and the knowledge of the Holy is understanding: either the knowledge of the Holy Ones, as the three divine Persons in the Godhead, who are so called, Joshua 24:19; the knowledge of God the Father, who is holy in his nature and works; not a mere natural knowledge of him by the light of nature; nor a mere notional knowledge of him by revelation; not a legal knowledge of him as a lawgiver, and an offended Judge; but an evangelical knowledge of him in Christ, as his God and Father; and as the God of all grace in him; so as to have faith and hope in him, access unto him, and communion with him; this is right understanding: so the knowledge of Christ, God's Holy One; a knowledge of him in his person, offices, and grace; an inward knowledge of him, a spiritual acquaintance with him, so as to approve of him, believe in him, and appropriate him to one's self; this is to attain to a good degree of understanding: as likewise the knowledge of the Holy Spirit, the author of sanctification; of his person, and operations of grace; as a convincer and comforter; as a Spirit of illumination and faith, of regeneration and sanctification; and as the Spirit of adoption, and the earnest of glory; this is another branch of spiritual understanding. Moreover, such knowledge which holy men have, and which makes them so; and which holy men of God, moved by the Holy Ghost, have communicated in the sacred Scriptures, of which they are the penmen. The knowledge of holy things may also be meant; of the holy mysteries of religion, of the holy doctrines of the Gospel, which are all according to godliness, and teach men to live in a holy manner: the faith once delivered to the saints is a most holy faith, encourages and promotes holiness of heart and life; as the doctrines of God's everlasting love; eternal election; the unconditionality of the covenant of grace; redemption by Christ; conversion by efficacious grace; justification by Christ's righteousness; pardon by his blood; satisfaction by his sacrifice; and perseverance by his power: and now a knowledge of these things, not notional, but experimental, is understanding indeed; as well as a knowledge of holy and gracious experiences.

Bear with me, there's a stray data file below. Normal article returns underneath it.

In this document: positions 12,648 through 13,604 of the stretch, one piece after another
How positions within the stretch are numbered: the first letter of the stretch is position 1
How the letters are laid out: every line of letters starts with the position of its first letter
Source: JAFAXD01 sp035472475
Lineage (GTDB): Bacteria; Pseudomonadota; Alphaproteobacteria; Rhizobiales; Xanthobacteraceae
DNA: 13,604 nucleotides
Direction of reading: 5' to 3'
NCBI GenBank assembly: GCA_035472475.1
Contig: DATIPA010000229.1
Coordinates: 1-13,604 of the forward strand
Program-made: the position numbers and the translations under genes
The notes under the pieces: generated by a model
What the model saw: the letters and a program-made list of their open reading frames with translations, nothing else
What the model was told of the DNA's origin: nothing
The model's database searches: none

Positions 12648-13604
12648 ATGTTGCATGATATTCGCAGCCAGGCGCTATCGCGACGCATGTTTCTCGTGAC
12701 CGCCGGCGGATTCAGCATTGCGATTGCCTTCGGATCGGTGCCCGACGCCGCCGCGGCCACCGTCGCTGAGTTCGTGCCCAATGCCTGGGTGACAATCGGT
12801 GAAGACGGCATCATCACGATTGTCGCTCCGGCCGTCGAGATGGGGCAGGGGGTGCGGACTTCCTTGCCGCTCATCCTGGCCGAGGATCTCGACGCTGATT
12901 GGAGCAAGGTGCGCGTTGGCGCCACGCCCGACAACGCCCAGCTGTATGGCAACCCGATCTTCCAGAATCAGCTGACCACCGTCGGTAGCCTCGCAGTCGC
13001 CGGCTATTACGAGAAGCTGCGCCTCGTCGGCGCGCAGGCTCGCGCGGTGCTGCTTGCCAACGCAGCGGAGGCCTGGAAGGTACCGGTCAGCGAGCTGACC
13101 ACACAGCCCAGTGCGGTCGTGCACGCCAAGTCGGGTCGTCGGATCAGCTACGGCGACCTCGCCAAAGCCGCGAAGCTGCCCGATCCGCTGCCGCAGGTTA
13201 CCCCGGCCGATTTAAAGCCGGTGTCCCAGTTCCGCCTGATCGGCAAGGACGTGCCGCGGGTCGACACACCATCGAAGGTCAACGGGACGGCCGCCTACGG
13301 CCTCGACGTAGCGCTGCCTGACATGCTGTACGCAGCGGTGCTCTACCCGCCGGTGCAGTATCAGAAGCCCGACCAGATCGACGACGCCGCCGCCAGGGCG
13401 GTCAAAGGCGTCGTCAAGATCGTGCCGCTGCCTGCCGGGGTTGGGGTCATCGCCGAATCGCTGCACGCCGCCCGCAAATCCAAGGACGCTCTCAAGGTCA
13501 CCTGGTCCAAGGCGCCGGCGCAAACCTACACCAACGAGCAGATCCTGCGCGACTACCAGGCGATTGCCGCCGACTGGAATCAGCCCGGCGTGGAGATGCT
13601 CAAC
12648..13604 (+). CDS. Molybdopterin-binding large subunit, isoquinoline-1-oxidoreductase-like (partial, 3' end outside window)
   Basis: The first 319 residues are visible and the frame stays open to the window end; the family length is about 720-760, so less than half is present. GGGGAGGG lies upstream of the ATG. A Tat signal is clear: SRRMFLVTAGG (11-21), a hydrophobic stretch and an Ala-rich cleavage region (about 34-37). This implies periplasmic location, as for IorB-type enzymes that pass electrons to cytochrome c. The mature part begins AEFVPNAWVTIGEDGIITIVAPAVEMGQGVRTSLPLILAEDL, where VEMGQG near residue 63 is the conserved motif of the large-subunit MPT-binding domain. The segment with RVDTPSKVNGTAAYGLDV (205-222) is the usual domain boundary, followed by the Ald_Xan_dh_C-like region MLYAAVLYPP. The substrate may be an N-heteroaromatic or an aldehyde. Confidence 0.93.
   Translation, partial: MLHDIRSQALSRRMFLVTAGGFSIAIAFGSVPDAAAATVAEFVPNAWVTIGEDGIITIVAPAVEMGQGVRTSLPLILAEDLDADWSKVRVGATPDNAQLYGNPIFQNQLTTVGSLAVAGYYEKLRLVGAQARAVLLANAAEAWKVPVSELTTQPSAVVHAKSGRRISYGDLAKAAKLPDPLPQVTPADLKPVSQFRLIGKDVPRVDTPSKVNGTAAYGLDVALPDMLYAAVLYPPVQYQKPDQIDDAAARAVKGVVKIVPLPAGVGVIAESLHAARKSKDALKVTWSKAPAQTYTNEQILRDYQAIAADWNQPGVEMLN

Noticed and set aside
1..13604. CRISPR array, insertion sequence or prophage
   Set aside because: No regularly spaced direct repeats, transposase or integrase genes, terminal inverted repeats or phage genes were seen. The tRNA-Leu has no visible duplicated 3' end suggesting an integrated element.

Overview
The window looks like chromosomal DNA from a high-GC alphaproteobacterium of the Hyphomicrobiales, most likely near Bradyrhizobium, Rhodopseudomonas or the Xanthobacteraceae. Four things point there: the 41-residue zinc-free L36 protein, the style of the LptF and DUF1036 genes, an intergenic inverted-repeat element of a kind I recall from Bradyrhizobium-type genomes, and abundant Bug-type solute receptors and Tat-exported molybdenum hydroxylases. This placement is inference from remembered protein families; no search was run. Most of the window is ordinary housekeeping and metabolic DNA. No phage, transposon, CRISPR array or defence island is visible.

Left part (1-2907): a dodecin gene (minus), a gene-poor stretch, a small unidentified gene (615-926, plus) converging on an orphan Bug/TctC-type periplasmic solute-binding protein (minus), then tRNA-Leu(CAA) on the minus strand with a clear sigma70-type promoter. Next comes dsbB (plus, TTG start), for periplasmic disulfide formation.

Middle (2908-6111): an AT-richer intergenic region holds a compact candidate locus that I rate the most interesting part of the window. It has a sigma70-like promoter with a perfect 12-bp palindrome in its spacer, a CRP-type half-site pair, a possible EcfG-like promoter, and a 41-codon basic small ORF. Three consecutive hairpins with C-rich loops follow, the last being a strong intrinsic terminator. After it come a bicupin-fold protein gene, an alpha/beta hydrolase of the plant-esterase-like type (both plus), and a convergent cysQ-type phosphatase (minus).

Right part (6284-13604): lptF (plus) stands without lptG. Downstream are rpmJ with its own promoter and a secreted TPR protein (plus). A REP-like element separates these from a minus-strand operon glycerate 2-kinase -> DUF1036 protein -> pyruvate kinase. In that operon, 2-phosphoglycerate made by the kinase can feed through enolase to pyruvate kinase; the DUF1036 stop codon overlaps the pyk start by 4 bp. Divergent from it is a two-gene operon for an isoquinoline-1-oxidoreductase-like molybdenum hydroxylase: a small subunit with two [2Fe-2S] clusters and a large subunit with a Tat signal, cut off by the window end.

The fear of the LORD is the beginning of wisdom: and the knowledge of the Holy One is {i} understanding.